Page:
The Knife Swap For Cleanly Cut Brownies

Making brownies might be simple task, but cutting them into clean squares without getting brownie chunks all over the counter can prove to be a challenge. Metal knives often lead to a mess of crumbs and fudge fusing to the blade, making each subsequent cut sloppier and sloppier. However, a plastic knife can turn you into a brownie-cutting expert.

Though it may seem odd, a plastic knife is better than a metal one when it comes to cutting brownies because of its non-stick nature. Brownies are less likely to adhere to plastic, so you can cut through them cleanly without worrying about tearing or crumbling. As an extra bonus, you won't scratch up the bottom of your pan with a plastic knife, the way you might with a metal one.

Pro tip: For the cleanest cuts possible, use a smooth slicing motion when you cut into your next batch of homemade brownies — we suggest these gooey, fudgy skillet brownies — instead of sawing back and forth.

What if you don't have a plastic knife?

Understandably, you might not have plastic knives handy, or you might prefer not to use single-use plastics. Fortunately, you can still leverage plastic's non-stick benefits. For instance, consider purchasing reusable plastic kitchen knives, or investing in a baking-specific plastic knife.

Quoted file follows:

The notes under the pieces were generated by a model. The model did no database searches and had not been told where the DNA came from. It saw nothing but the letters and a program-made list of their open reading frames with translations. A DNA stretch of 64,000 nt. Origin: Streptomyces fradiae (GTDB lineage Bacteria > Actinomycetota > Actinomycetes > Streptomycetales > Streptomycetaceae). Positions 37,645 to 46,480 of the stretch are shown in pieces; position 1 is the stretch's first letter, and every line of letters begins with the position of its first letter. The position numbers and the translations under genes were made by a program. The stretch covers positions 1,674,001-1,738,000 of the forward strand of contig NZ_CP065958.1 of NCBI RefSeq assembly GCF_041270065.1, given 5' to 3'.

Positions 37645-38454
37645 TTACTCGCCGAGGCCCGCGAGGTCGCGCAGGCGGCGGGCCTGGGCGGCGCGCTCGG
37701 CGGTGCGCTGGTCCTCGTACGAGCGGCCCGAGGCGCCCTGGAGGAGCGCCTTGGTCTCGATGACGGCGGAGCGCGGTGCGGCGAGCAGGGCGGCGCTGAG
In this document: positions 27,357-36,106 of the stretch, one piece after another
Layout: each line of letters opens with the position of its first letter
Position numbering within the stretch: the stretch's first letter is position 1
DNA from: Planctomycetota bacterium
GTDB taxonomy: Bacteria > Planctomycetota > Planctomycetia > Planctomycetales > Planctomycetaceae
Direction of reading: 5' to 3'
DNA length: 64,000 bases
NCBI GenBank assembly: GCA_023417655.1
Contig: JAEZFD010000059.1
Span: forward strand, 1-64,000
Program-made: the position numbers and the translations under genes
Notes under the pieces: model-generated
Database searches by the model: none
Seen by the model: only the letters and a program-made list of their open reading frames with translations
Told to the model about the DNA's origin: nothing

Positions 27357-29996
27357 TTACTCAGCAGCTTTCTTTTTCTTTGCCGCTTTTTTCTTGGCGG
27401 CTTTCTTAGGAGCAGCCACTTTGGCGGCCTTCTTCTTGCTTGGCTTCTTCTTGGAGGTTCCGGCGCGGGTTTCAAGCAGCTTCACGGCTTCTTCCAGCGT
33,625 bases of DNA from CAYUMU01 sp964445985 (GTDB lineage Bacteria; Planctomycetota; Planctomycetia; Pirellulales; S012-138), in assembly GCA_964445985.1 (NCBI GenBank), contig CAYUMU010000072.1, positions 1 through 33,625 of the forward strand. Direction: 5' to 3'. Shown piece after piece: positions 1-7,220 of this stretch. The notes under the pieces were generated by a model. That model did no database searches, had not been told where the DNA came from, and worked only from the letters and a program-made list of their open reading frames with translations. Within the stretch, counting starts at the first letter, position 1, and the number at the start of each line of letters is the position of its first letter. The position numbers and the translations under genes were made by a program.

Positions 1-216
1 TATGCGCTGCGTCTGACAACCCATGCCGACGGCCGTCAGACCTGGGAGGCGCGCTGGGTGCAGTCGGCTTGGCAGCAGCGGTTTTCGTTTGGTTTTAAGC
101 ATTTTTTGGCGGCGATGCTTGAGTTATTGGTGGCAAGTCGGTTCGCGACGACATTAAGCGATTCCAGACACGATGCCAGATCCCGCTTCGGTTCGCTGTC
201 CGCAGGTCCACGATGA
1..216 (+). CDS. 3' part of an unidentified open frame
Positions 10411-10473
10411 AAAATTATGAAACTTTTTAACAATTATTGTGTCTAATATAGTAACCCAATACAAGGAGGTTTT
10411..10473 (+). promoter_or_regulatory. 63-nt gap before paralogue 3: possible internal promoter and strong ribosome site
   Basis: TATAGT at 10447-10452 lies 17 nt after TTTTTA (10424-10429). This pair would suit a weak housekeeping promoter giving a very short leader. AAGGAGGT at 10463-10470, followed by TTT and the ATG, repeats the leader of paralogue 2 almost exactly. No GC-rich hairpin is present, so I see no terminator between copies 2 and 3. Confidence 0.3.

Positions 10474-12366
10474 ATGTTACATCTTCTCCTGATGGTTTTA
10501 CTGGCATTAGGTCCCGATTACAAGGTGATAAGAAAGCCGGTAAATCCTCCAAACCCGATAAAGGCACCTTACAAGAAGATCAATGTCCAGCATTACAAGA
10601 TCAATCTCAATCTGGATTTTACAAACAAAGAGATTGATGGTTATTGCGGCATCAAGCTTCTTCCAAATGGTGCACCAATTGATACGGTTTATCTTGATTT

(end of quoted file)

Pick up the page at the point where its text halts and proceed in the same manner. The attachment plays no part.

If you don't want to buy new utensils, you can temporarily make a metal knife non-stick by applying cooking spray or oil to the blade. This aids in cleaner slicing, though keep in mind that you might need to reapply the non-stick solution frequently throughout the cutting process.

Another option is to dip your metal knife in hot water between cuts to prevent sticking and accumulation of brownie residue on the blade. Once again, this method requires repetition after each slice to properly work, so if clean cuts are your ultimate goal, investing in a plastic knife could be the easiest solution.

Give your brownies time to cool before cutting them

We get it: It's tempting to cut into your ube cheesecake brownies straight from the oven. However, it's best to wait. Freshly baked brownies are not only too hot to consume safely — as no one wants to burn the roof of their mouth — but they're also too gooey to cut cleanly, even with a plastic knife.

Rather than digging right in, let your brownies cool on the counter, or chill in the fridge. At room temperature, it typically takes brownies at least 30 minutes to cool — in fact, sometimes it takes up to two hours, making the fridge a faster option. If chilled, just be sure to let your brownies reach near room temperature before cutting to avoid hardness.

Once your brownies have firmed up and finished cooking inside, tackle them with your plastic knife, employing smooth slicing motions for the cleanest cuts.